Printer-friendly versionSend by emailPDF version

RySQ in a nutshell:

RYSQ will enable a leap in the use of quantum simulations, paving the way to breakthroughs in the solution of specific but important problems in the fields of condensed matter and biology.
 

Target breakthrough:

The targeted scientific breakthrough is to implement and exploit QS based on Rydberg atoms, because their outstanding versatility allows to address not just one but a whole family of quantum simulations, by exploiting different aspects of the same experimental and theoretical tools.

In practice, the two main quantum simulator prototypes existing today use either ultracold atoms or trapped ions, which possess the complementary advantages of a very large number of interacting objects (atoms) and of very strong interactions (ions). The proposed RQS offer the stimulating possibility of combining both advantages, by manipulating large numbers of strongly interacting particles. Within RYSQ, approaches and methods developed for other Rydberg atoms applications, like spectroscopy or quantum computing, are going to be exploited for the first time to realize quantum simulation devices. The field of Rydberg quantum simulation is just starting, and RYSQ plans to build a comprehensive foundation to it


Long-term vision for new technologies

The long-term technological vision of QS is twofold: on the one hand, to create computational devices that can be used for the exploration of otherwise unsolvable scientific questions, some of which possibly yet to be asked; and on the other hand to exploit the answers thus obtained in order to build technologies, beyond ICT, that can address societal challenges of global significance like energy production and transport.


Specific objectives of RySQ

(A)  to build and run experimental multi-purpose platforms for quantum simulations based on Rydberg atoms; this is an “enabling” objective, aiming at the design and implementation of specific tools.

(B)  to exploit for the first time the power of Rydberg Quantum Simulators (RQS) in a range of important problems, see table below; this is an “enabled” objective, constituting the core outcome of the project.

The main research lines towards those objectives are

Objective

Research line

Workpackage

(A)

(1) Benchmarking and interfacing Rydberg Quantum Simulators (RQS)

WP1

(2) Developing new concepts and new platforms for RQS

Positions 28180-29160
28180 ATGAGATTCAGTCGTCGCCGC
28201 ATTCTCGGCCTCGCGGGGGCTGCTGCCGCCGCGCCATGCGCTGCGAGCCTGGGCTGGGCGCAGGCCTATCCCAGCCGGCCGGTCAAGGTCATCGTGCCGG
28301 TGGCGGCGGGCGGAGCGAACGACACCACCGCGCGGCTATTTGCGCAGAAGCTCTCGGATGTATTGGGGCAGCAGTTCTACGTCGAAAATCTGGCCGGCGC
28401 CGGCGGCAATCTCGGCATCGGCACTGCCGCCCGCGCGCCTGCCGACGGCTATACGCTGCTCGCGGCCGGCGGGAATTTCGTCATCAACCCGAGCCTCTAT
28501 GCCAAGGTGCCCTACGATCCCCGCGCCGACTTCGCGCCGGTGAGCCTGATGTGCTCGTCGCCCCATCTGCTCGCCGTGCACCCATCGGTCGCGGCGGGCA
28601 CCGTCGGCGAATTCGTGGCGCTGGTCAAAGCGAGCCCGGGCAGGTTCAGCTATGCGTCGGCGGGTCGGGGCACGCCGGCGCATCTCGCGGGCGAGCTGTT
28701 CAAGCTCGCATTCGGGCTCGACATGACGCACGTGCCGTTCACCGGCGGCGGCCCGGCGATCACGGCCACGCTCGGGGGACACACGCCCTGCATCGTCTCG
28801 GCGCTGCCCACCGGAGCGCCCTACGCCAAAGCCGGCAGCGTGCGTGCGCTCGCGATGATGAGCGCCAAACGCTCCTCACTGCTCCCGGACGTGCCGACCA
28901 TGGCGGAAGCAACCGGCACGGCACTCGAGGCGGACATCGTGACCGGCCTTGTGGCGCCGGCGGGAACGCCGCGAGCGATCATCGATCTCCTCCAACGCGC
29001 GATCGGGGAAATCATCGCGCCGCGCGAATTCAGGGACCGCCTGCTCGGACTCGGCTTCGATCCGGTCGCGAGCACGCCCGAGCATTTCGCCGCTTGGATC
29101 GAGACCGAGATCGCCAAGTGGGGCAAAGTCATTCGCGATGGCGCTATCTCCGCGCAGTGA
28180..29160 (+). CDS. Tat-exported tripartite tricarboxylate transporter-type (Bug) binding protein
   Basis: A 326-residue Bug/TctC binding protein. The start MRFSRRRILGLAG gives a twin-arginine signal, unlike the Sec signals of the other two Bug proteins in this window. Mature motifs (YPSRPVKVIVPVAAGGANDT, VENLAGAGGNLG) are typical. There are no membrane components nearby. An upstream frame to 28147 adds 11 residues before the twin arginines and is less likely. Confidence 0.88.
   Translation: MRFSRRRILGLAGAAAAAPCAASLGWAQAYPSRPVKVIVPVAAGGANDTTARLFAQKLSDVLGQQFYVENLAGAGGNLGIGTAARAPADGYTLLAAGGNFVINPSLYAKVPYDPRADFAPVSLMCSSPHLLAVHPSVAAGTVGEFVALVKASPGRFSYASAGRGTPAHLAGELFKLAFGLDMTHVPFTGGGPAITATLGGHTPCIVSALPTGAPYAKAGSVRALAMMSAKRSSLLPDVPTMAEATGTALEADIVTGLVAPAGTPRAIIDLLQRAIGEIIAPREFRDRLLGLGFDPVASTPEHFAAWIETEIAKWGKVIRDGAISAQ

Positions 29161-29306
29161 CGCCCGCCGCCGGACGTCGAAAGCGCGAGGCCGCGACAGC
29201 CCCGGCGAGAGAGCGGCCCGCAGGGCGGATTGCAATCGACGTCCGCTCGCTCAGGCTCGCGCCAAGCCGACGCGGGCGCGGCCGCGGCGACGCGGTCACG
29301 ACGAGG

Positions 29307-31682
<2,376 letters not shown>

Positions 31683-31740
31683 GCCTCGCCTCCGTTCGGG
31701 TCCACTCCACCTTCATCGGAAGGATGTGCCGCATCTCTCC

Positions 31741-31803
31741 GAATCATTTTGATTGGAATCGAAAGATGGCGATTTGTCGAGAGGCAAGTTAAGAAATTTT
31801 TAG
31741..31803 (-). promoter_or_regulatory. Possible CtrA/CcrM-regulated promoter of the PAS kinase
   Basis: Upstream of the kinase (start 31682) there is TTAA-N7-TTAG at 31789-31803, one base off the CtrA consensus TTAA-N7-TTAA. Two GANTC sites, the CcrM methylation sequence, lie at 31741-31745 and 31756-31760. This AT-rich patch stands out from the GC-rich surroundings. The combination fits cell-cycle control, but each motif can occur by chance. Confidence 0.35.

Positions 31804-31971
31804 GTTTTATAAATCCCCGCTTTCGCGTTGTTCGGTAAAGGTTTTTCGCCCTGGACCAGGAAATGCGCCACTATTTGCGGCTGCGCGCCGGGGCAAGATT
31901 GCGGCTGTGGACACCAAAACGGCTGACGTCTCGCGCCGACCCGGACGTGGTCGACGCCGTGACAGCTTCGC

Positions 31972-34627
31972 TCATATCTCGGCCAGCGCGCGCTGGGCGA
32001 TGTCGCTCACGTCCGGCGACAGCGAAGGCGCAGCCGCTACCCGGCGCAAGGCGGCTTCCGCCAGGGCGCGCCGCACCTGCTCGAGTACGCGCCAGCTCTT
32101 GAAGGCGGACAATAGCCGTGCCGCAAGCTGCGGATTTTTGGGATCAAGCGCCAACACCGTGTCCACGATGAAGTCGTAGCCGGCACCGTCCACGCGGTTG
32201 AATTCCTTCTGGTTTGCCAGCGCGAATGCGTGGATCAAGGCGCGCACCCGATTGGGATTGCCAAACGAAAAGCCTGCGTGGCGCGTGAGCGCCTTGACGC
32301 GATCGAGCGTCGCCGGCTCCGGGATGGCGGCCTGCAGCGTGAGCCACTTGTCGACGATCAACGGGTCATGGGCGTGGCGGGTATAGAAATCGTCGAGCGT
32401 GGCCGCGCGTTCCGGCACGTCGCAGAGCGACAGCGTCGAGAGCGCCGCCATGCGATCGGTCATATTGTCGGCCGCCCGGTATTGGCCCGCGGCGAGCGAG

WP2

(3) Improving the control of interactions in Rydberg quantum systems

WP3

(B)

(4) Using RQS for equilibrium states and phase transitions

WP4

(5) Using RQS for non-equilibrium quantum systems and transport phenomena

WP5

(6) Using RQS for open quantum systems and dissipative phenomena

WP6

 

 

Objective

Challenge

Scope

Expected results from RYSQ research lines

(A)

(a)

(d)

(1) assessment and validation of RQS; (2) new RQS platforms: ions and two-electron atoms; (3) robust interaction control schemes

(B)

(b), (c)

(e), (f)

(4) QS of phase transitions; (5) QS of non-equilibrium processes and excitation transport; (6) QS of spin models and quantum soft matter

 

Challenges: (a) developing solutions using quantum technologies for (b) ultimately addressing real world problems, with (c) a potential for disruptive change.

Scope: (d) R&D in quantum simulation in order to (e) address a class of problems that is beyond the reach of classical computing, and (f) contribute to answering questions in fundamental or applied sciences.

Through its unique approach, RYSQ brings capabilities of quantum simulators to an entirely new level, in terms of simulation power as well as in terms of relevant problem classes that can be addressed, providing today’s best available technologies to answer the challenges set by the FET Proactive call in Quantum Simulations.

The RYSQ objectives have ground-breaking nature in two directions, distinct but tightly interconnected: objective (A) aims at realizing physical tools not previously available for quantum simulations, which in turn will enable to target under objective (B) applications beyond the reach of classical computers and of current quantum simulator platforms.

 

Project work plan

 

Graphical presentation of the components of the project: the three “enabling” work packages WP 1/2/3 will provide technologies and tools to the three “enabled” (applied) work packages WP 4/5/6, and receive feedback from them. This cross-fertilization process, which will take place in dedicated meetings each year, will represent the major Milestones of the project (see below)

WP N.

Work Package Title

Lead Partner N. and Name

P/M

Start Month

End Month

WP 1

Benchmarking and interfaces

5 - AU

114

1

36

WP 2

New concepts and new platforms

7 - UDUR

134

1

36

WP 3

Interaction control in quantum systems

12 - MPG.PKS

118

1

36

WP 4

Many-Body Structures and Phase Transitions

12 - MPG.MPQ

98

1

36

WP 5

QS of non-equilibrium systems

9 - UHEI

95

1

36

WP 6

Quantum simulation of open systems

2 - USTU.TH

77

1

36

WP 7

Management, communication and dissemination

1 - UULM

44

1

36

 

 

Total :

680

 

 

 

In addition, the major Milestone each year will be a synthetic assessment of the whole project outcome, with particular attention given to cross-WP results in the current period, and cross-fertilization of WP for the next period. The list of milestones is summarized by the following table and the associated Gantt chart, showing that this yearly self-assessment will be a major event in the project, which will be carried out in a general project meeting, typically a few months before the review meeting. A summary of it will be included in the report.

Milestone

Milestone name

Related WP

Est. date

Means of verification

M1

Mid-project synthetic assessment

All

18

Completion of Mid-project tasks, redefinition of End-project tasks

M2

 

End-project synthetic assessment

 

All

 

 

36

Completion End-Project tasks